This afternoon, the Fred & Pamela Buffett Cancer Center in Omaha, Nebraska, will unveil The Chihuly Sanctuary—an extensive installation, featuring more than 200 original works by lauded glass maestro, Dale Chihuly. The sanctuary is a keystone of the Healing Arts Program at the University of Nebraska Medical Center and its clinical partner, Nebraska Medicine. and was made possible by a lead gift from Omaha philanthropists, Walter Scott and his late wife, Suzanne. The Fred & Pamela Buffett Cancer Center began construction in 2010 thanks to a major donation by Pamela Buffet and her late husband Fred, a relative of billionaire and Omaha native, Warren Buffet. Fred Buffett died of complications from kidney cancer in 1997. The 615,000-square-foot building cost $323 million to construct and is set to open its doors to patients in June.
One of New York’s leading glass art institutions, Heller Gallery presents an exhibition featuring works by artist and designer, Laura Kramer, who synthesizes natural forms and uncommon objects in glass to "explore the liminal." Since 2000, Kramer has created intriguing glass sculptures from found curios and organic objects, like wasp nests and barnacles. Her objects explore the hybridization of fine art and natural findings, mimicking shapes and textures found in the natural world while defying any accepted system of classification.
The Pittsburgh Glass Center has unveiled an exhibition by glass artist and self-proclaimed mad scientist, Leana Quade, best-known for her coiled glass springs and shattering a flat piece of tempered glass by ratcheting it into a tighter and tighter curve until it explodes. You can experience the nerve-rattling effect of her performance piece Release (2017) in the video below.
The gallery at Glasmuseum Frauenau in Frauenau, Germany, is celebrating the life and work of seminal glass artist, Erwin Eisch with an exhibition that runs through June 30th. It opened on April 17th, on the eve of the artist’s 90th birthday. Glasmuseum Frauenau is a public museum founded by Eisch and former Frauenau mayor, Alfons Hannes in 1975, but the small Alpine town boasts a 500-year-old glassblowing tradition. Inspired by the international Studio Glass movement, of which he had been a pioneer, Eisch established the museum in his hometown to showcase the possibilities of glass technology and design.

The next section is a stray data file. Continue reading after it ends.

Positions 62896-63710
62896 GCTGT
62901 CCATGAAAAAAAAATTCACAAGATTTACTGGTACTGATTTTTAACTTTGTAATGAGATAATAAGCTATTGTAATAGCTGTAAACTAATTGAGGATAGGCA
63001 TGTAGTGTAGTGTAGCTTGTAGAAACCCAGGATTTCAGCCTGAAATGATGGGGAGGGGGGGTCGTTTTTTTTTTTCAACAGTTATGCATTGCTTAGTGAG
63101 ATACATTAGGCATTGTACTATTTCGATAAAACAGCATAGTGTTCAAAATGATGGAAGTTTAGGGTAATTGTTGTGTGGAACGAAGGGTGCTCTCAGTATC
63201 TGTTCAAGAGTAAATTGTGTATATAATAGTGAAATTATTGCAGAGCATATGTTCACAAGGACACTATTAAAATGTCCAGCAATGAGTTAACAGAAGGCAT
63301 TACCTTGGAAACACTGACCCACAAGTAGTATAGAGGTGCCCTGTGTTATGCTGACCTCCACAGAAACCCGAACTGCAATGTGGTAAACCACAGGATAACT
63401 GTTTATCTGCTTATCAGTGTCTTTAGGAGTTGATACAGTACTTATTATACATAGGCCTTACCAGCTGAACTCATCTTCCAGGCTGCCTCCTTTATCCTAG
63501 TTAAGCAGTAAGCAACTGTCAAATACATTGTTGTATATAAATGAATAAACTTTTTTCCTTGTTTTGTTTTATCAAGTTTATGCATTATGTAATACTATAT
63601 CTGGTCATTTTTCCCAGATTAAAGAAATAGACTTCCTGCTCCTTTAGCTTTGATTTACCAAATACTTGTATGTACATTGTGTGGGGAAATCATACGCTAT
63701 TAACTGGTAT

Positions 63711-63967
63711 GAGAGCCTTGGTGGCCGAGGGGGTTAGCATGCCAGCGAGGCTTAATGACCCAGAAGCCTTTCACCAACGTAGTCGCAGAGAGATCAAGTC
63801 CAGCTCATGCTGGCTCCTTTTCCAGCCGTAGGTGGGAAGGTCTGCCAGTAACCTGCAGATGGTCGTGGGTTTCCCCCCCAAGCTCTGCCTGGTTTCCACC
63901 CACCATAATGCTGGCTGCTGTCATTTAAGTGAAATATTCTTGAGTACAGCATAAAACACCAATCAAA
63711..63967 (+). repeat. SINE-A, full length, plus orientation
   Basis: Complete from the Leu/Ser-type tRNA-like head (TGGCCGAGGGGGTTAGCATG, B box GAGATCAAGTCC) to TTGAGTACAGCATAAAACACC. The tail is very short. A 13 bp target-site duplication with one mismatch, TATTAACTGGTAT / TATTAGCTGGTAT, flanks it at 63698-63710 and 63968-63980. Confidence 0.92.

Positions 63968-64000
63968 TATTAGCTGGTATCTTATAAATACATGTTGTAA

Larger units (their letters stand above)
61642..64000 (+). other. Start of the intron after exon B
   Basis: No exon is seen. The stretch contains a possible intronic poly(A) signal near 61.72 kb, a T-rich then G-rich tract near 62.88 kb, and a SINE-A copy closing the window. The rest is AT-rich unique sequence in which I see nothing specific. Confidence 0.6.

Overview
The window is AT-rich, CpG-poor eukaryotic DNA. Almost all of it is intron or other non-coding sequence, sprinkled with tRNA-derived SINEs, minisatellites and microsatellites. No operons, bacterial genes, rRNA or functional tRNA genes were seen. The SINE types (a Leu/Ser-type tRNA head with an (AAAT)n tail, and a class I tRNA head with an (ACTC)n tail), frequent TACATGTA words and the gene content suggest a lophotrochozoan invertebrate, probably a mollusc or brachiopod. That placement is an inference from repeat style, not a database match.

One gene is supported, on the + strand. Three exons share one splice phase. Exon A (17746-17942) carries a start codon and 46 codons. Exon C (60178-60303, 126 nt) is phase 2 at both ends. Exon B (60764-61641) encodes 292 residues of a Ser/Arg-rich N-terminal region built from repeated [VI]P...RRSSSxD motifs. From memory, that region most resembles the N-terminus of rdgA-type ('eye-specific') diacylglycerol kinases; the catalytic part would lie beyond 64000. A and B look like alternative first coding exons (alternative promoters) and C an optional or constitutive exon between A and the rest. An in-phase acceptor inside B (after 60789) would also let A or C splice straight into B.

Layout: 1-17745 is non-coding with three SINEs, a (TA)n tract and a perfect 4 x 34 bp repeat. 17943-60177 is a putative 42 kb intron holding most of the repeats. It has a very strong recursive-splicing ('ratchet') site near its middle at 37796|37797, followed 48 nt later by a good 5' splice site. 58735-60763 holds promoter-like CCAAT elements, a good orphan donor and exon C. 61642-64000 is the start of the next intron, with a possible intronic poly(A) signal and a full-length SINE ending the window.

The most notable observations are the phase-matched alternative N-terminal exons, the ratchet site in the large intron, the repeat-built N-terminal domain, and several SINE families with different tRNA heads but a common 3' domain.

The Winter Garden at Brookfield Place (formerly the World Financial Center) is the site for a recently unveiled installation by renowned Thai artist Pinaree Sanpitak. A leading artist from Thailand, and enjoying an international reputation, Sanpitak was already an established multidisciplinary artist when she became intrigued by glass on a 2008 trip to Murano, Italy, where she collaborated with Italian masters to create several glass sculptures, She continued to work with the material, including during a 2014 visiting artist residency at the Toledo Museum of Art. Her most recent achievement in glass is on display at one of the busiest public spaces in New York City.
GLASS: The UrbanGlass Quarterly, a glossy art magazine published four times a year by UrbanGlass has provided a critical context to the most important artwork being done in the medium of glass for 35 years.